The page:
8 Hypoallergenic Cats for People with Allergies

If you love cats but can’t stop sneezing when you’re around them, don’t despair! These breeds may be the answer to your problems.

More people are allergic to cats than to any other animal. In fact, an estimated one in five people worldwide experiences allergy symptoms ranging from sneezing and itchy eyes to coughing, wheezing, and hives when exposed to cats. Many people mistakenly believe that their allergic response depends on how much fur the cat has. But studies have found that the amount of fur is irrelevant and that some of the most hypoallergenic cats actually have lush, long hair. That’s also sometimes true for hypoallergenic dog breeds.

If it’s not the fur, what is it?

When people develop allergy symptoms around felines, they are reacting to a protein called Fel d 1, which is present in cats’ skin, saliva, and urine. When a cat licks its fur, the saliva containing the Fel d 1 dries into lightweight particles that are carried through the air. Eventually, they land on human hair, clothing, and furniture, and can linger for weeks or months, says veterinarian Kelly St. Denis, DVM, president of the American Association of Feline Practitioners.

The amount of Fel d 1 varies widely among cats, and even within cats at different times of year. “There are not really cats that are 100 percent hypoallergenic,” explains Dr. St. Denis. “There are some breeds that are thought to produce less of the allergen. Some of the other breeds just shed less hair or dander. So cats might have reduced allergen because they make less or they shed less of their coat into the environment.” Here are more common “facts” about cats that are actually false.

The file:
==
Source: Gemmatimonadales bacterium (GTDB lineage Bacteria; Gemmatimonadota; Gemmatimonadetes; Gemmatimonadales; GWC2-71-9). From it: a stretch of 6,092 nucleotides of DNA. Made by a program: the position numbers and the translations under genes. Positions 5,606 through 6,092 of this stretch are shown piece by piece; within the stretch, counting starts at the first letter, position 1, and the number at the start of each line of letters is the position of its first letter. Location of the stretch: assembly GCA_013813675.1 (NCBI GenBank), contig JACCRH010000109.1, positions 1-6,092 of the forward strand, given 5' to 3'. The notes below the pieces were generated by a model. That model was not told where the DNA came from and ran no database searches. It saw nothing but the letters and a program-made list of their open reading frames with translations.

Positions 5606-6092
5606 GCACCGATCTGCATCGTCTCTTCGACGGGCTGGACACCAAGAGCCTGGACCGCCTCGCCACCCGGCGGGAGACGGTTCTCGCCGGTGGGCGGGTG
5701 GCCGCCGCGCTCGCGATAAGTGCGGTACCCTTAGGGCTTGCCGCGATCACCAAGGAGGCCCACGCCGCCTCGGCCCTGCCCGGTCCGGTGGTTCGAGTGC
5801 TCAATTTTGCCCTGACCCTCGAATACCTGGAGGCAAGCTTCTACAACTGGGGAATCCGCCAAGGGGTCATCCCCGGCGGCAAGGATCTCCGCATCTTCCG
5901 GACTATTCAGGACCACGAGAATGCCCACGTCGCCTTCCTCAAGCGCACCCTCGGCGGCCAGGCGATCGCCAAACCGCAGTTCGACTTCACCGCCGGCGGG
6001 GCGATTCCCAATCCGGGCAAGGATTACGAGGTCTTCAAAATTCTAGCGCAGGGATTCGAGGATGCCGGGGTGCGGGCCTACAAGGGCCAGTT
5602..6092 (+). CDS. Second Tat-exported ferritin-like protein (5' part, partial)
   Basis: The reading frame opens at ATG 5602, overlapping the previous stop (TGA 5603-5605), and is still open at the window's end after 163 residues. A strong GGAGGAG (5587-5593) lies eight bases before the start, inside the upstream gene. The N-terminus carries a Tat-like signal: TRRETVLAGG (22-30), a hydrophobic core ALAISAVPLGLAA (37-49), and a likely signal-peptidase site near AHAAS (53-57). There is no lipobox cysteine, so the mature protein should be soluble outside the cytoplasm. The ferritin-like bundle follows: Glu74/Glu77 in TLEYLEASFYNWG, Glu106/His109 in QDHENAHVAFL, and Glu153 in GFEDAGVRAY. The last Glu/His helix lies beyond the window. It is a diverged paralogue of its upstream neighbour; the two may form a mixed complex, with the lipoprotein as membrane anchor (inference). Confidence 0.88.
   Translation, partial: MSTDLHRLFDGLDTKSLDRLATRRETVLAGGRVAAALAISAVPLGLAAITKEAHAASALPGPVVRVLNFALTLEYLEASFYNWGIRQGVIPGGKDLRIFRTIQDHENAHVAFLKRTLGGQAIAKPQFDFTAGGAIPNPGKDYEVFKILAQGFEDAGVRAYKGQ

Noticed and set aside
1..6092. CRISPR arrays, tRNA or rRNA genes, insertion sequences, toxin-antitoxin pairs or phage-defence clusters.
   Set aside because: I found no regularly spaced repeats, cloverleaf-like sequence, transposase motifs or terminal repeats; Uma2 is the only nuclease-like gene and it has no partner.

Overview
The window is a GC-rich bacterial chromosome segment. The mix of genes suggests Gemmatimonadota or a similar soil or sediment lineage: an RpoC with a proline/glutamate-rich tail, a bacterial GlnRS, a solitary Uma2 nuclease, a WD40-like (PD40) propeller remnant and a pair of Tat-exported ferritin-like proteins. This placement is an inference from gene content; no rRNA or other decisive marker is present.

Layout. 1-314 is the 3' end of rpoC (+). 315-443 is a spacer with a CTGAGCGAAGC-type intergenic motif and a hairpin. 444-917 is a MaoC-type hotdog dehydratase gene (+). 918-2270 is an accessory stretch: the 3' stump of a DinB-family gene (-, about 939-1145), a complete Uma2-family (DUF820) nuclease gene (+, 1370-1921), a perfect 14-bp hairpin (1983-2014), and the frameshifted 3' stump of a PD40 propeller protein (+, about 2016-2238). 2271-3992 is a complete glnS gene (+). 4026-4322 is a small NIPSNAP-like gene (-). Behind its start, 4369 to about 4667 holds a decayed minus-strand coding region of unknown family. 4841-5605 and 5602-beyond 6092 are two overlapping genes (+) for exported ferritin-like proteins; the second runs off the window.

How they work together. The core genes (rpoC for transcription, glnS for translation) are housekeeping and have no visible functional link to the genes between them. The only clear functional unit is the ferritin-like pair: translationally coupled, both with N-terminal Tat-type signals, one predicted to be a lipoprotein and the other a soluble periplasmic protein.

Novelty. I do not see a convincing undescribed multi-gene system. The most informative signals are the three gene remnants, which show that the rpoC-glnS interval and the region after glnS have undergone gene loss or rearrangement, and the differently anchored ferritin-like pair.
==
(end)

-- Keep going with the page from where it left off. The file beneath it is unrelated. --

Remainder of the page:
Typically, female cats produce less of the protein than male cats, and neutered males produce less than those who haven’t been fixed. In general, though, the following cute kitties are commonly considered to be the most hypoallergenic cat breeds.

Balinese

This elegant breed of cats was named after the graceful dancers of Bali but actually originated in the United States after a spontaneous genetic variant of Siamese cats resulted in kittens with long hair. Unlike most longhaired cats with two or three layers of fur, Balinese cats have only one coat of their lush, silky mane, so it usually doesn’t mat or tangle. What’s more, they are believed to produce less Fel d 1 than most other breeds. They tend to be vocal, alert, and affectionate, as well as extremely intelligent. They’re also one of the cutest cat breeds as kittens. The closely related Javanese cat also seems to trigger less of an allergic response.

Bengal

Bengal kitten laying on couchPurple Collar Pet Photography/Getty Images